Despicable lunch shaming must cease now and forever

It’s called “lunch shaming,” and it’s one of the cruelest, most outrageous forms of punishment ever visited upon children.

And what’s disgusting is it’s happening in schools across America. The vile practice has to be stopped and stopped now. It shouldn’t take a panel of researchers and months if not years of study to determine if lunch shaming is good or bad. Anybody with even a smidgen of kindness will know lunch shaming is wrong, it’s despicable and no child should have to endure even one example of it.

Here is how lunch shaming “works.” When a student doesn’t have enough money for a lunch, cafeteria servers take away the child’s tray of food, toss it in the garbage and hand him or her a paper bag containing a cheese sandwich and a small carton of milk. Some schools take away the tray of food and give the student nothing in return.

These poor kids feel singled out, humiliated, all the while attracting the stares of others as they go hungry. They feel like instant outcasts. One Colorado school’s cafeteria worker was fired for personally paying for a first-grader’s hot lunch. A Pennsylvania lunch server quit after being forced to take food away from a student who was $25 in debt on food payments.

Some students must do school chores, such as mopping the cafeteria floor or cleaning lunch tables in front of their peers, to “work off” their lunch debt. Some students in some districts have the words “I Need Lunch Money” stamped on their arms. It’s enough to make one’s skin crawl, enough to break one’s heart, enough to make one erupt in outrage.

Here in central Minnesota, cafeteria workers, we are told, are much more discreet in handling the problem, but – still – kids who cannot afford tray lunches must still feel a sense of shame, as if they are not worthy of “real” food.

Yes, there is a problem. About 75 percent of U.S. school districts have students with unpaid lunch debt, in one case a debt of nearly $5 million. So, obviously the problem is real. But the solution to that problem is not to snatch away a tray of food from a student. The solution is not to humiliate a student, to force outcast status upon him or her. That is the kind of inexcusable, despicable behavior that should never, ever be allowed to happen.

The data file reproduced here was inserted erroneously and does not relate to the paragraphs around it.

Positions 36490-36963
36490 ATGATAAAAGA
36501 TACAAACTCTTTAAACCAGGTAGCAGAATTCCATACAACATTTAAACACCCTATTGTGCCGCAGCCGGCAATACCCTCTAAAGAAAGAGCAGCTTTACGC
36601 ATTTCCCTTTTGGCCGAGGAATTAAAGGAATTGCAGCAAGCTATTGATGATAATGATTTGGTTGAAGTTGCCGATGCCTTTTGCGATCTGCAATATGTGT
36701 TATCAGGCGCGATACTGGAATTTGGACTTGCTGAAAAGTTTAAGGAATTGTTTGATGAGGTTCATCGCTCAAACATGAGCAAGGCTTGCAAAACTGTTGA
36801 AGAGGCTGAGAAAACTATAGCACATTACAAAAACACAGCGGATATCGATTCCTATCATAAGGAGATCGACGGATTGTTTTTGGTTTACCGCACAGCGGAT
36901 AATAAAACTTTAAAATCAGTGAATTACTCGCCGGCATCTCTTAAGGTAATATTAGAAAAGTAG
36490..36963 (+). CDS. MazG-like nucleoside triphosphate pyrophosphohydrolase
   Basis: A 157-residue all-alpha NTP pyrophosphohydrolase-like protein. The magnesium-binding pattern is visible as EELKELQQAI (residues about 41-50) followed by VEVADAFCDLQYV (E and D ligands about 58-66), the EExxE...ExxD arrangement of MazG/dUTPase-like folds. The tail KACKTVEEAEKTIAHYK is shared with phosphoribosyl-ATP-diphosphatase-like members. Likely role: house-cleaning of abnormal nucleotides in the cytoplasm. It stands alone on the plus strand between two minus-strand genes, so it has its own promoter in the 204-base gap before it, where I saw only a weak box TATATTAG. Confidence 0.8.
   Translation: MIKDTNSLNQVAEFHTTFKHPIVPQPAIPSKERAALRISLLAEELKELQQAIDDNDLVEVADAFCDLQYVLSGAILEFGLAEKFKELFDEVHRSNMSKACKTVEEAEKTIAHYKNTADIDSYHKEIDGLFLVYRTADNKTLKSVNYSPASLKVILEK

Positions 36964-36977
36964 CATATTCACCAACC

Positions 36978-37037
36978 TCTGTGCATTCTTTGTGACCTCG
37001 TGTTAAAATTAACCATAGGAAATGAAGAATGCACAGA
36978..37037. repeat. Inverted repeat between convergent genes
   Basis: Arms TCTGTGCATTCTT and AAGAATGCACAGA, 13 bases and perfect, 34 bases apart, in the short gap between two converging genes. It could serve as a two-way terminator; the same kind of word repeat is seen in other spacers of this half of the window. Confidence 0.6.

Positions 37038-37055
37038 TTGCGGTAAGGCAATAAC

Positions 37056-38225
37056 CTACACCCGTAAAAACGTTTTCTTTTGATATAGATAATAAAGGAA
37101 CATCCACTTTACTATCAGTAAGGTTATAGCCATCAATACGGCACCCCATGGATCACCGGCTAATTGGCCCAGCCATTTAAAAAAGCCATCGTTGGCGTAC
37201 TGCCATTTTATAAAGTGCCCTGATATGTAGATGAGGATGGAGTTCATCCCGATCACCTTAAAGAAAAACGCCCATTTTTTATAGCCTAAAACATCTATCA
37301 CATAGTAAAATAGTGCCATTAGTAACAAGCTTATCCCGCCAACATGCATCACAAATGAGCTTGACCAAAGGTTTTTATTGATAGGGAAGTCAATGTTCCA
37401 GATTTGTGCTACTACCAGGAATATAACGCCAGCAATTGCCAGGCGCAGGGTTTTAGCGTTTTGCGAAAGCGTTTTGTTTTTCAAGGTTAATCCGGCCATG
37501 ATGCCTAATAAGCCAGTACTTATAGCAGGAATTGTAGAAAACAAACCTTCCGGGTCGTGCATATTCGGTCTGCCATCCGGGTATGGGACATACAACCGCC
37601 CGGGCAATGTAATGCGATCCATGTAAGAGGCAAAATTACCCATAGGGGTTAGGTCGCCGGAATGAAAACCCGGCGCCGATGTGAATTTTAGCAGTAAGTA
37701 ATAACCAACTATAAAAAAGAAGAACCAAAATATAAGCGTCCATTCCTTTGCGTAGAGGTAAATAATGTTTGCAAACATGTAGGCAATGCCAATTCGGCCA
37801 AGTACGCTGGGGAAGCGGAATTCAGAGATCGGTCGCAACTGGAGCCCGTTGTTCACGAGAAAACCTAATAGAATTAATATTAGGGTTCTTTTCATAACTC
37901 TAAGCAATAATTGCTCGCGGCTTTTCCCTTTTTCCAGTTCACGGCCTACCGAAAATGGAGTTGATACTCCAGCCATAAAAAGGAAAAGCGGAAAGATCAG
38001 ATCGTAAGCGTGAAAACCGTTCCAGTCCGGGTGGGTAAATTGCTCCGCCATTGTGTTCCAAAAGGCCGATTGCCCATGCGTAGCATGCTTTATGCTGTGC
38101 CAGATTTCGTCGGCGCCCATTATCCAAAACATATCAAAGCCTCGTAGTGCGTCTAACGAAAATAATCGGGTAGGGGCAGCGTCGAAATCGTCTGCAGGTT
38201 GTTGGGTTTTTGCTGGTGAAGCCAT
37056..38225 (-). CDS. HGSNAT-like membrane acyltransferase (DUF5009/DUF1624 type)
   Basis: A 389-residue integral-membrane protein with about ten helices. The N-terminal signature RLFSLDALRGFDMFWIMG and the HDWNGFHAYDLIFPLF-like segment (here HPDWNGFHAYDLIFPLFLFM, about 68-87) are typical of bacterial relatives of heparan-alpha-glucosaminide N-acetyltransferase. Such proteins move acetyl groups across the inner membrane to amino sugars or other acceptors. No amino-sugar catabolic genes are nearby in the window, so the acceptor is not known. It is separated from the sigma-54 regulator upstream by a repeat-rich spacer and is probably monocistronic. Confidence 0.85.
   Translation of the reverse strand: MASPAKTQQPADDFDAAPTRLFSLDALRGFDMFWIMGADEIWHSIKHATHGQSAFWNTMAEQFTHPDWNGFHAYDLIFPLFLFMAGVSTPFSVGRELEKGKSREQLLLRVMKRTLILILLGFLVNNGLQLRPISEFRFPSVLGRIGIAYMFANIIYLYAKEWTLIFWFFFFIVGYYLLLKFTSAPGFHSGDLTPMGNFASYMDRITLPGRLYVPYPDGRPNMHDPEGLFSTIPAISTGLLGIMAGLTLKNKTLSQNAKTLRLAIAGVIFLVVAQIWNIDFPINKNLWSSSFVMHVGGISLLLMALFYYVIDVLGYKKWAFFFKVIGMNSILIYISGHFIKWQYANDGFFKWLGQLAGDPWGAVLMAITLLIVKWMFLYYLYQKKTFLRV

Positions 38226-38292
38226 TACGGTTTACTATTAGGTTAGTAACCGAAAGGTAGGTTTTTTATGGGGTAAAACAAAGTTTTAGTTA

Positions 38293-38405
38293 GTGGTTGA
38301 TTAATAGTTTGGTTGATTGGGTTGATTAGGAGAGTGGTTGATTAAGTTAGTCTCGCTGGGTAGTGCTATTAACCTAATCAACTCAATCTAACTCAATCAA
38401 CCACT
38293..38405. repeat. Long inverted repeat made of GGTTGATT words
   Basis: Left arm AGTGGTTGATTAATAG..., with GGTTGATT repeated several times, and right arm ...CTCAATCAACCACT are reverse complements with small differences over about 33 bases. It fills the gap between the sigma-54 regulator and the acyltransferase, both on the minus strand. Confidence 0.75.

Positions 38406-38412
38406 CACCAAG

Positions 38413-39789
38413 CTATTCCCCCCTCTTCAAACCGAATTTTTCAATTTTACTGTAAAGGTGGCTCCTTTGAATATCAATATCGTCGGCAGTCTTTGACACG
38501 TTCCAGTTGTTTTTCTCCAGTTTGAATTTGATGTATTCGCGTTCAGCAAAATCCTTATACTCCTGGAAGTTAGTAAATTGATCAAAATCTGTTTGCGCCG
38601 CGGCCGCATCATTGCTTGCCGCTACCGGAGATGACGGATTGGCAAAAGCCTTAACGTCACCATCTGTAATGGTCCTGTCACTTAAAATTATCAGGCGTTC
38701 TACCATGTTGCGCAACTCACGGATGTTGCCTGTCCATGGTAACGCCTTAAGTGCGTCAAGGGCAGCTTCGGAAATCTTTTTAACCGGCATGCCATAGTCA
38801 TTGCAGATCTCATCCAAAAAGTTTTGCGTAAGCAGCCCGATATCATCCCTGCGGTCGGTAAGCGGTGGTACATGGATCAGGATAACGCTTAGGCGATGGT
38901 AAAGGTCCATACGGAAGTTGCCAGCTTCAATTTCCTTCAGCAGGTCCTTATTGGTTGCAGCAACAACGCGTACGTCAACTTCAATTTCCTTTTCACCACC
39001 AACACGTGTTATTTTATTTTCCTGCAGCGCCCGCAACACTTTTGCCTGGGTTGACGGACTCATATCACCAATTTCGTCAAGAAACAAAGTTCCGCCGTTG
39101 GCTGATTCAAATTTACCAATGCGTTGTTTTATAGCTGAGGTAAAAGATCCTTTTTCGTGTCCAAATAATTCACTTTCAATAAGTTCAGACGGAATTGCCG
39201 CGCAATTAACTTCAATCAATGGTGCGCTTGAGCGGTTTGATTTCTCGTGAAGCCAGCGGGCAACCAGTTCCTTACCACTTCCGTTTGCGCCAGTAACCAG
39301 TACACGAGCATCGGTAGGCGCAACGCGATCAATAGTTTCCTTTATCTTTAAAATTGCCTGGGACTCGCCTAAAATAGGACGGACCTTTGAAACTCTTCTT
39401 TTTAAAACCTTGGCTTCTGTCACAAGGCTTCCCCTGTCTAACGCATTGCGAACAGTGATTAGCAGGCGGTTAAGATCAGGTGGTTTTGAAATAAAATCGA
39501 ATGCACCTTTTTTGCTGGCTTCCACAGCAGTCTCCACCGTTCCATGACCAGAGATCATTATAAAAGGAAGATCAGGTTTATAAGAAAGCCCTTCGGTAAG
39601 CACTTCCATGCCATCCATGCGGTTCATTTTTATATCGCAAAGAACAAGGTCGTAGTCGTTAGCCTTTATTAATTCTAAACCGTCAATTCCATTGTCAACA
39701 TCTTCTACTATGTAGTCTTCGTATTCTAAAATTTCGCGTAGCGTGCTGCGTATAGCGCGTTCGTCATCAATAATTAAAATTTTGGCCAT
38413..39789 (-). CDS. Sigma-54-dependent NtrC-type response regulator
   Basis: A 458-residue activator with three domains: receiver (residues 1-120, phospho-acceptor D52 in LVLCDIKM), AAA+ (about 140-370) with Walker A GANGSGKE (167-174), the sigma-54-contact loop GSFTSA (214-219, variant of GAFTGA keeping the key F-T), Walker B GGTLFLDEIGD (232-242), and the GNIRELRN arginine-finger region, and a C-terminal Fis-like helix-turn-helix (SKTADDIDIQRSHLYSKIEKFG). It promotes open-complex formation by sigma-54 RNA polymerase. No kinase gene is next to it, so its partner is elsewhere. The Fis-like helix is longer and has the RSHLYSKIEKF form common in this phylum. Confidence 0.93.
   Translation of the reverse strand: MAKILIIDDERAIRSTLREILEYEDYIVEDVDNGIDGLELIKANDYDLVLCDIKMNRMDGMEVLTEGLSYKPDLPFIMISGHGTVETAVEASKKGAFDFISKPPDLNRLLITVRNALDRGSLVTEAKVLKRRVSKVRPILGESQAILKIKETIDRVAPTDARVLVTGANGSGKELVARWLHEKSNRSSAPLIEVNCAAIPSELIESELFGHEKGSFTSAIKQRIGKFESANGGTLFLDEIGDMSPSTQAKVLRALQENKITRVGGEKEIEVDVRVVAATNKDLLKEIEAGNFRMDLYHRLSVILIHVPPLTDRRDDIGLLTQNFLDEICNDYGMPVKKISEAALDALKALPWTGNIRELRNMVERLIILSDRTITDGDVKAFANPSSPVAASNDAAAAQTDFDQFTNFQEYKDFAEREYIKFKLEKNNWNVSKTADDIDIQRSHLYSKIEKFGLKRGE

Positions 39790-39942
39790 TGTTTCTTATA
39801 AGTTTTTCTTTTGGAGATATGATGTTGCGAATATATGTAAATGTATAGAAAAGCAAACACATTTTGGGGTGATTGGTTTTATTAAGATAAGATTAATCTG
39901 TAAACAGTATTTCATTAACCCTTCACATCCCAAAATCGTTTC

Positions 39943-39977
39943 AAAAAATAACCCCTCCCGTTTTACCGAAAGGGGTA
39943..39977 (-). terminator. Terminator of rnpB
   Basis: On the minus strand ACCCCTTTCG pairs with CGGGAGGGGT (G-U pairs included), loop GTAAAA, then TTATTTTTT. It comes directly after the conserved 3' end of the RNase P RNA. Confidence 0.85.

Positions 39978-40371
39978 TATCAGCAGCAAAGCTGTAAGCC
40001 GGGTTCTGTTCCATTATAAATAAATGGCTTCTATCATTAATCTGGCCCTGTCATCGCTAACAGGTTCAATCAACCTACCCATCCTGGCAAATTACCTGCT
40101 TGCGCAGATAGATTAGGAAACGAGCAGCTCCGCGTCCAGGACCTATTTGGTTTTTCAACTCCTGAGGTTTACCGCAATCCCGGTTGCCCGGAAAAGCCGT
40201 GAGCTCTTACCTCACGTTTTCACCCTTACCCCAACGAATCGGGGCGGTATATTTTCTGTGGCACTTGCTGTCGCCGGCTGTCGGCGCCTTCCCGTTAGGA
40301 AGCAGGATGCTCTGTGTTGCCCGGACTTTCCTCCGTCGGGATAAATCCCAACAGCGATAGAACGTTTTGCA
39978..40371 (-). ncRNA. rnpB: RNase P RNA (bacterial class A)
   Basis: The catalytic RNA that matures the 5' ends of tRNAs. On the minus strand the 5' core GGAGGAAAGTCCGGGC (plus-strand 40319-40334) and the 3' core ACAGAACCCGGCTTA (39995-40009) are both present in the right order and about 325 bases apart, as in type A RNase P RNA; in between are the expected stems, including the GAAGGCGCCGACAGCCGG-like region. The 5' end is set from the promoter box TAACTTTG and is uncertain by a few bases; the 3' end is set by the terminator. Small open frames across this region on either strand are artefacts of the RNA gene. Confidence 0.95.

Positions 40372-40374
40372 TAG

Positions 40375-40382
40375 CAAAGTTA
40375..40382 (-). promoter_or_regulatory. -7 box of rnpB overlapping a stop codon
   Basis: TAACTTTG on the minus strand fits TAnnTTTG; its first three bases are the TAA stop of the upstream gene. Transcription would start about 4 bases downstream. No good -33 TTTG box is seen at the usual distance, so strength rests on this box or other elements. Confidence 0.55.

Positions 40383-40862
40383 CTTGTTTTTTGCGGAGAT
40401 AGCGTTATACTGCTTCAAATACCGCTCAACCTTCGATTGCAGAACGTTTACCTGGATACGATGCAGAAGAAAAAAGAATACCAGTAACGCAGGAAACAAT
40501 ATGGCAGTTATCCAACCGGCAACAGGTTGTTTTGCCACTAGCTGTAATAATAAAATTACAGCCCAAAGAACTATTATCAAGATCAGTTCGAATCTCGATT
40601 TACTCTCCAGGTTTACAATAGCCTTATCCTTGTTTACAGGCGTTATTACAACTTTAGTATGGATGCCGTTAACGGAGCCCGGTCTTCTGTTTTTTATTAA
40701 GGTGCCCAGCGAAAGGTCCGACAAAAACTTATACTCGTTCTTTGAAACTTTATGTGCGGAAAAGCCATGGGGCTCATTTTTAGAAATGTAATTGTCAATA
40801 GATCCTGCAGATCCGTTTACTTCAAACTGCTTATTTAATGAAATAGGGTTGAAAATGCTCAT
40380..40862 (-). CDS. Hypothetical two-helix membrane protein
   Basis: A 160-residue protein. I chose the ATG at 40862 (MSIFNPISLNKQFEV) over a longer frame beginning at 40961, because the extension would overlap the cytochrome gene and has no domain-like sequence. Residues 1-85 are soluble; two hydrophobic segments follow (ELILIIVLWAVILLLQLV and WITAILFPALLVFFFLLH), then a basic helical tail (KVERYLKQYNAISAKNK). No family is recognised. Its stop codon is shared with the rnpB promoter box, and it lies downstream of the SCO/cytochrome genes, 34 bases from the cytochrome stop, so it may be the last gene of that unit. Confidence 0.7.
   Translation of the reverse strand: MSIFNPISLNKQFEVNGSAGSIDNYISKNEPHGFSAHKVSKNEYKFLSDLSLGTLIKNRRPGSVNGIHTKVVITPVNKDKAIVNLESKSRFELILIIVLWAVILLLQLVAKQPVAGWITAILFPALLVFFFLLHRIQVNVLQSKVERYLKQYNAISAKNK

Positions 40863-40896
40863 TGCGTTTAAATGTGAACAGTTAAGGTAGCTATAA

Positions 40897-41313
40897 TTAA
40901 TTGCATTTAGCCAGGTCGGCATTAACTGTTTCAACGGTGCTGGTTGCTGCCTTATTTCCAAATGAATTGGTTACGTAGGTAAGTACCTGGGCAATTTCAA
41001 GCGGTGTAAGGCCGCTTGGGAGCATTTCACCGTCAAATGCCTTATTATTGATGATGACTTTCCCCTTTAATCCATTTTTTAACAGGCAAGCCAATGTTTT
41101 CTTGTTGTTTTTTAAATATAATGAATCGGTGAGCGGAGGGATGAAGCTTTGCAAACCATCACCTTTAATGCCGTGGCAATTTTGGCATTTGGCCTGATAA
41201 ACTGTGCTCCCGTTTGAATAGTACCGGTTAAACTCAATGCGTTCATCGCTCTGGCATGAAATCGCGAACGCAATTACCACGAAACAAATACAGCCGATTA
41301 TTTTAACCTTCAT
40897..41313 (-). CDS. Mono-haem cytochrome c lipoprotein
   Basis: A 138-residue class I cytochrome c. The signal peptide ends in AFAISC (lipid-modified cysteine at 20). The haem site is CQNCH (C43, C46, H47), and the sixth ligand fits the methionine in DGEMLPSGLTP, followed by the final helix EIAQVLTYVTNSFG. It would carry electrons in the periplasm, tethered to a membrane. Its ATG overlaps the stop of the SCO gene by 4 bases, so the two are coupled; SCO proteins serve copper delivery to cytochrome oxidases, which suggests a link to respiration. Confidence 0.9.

Why is it happening. There’s no doubt some parents are just plain lax about putting money into their children’s school-lunch accounts. Many more parents, however, are struggling to make ends meet, and many do not know they can apply for free or reduced-price lunches.

To New Mexico’s credit, that state recently banned all forms of lunch shaming. Sen. Tom Udall of New Mexico recently introduced a bill in the U.S. Congress called the Anti-Lunch Shaming Act. Every representative, every senator, every American should support that bill and insist it’s approved, the sooner the better.

The school-debt problem must be remedied, but humiliating poor and hungry students must not – absolutely not! – be part of that remedy.

Please tell legislators to give full support for the Anti-Lunch Shaming Act.

Dennis Dalman

Dennis Dalman

Dalman was born and raised in South St. Cloud, graduated from St. Cloud Tech High School, then graduated from St. Cloud State University with a degree in English (emphasis on American and British literature) and mass communications (emphasis on print journalism). He studied in London, England for a year (1980-81) where he concentrated on British literature, political science, the history of Great Britain and wrote a book-length study of the British writer V.S. Naipaul. Dalman has been a reporter and weekly columnist for more than 30 years and worked for 16 of those years for the Alexandria Echo Press.
Dennis Dalman

Latest posts by Dennis Dalman (see all)

1 reply

Trackbacks & Pingbacks

  1. […]’s called “lunch shaming,” and it’s happening in schools across America. Students who can’t afford to pay not only go hungry, but, because of the way it’s often handled, wind up feeling like outcasts. […]

Leave a Reply

Want to join the discussion?
Feel free to contribute!

Leave a Reply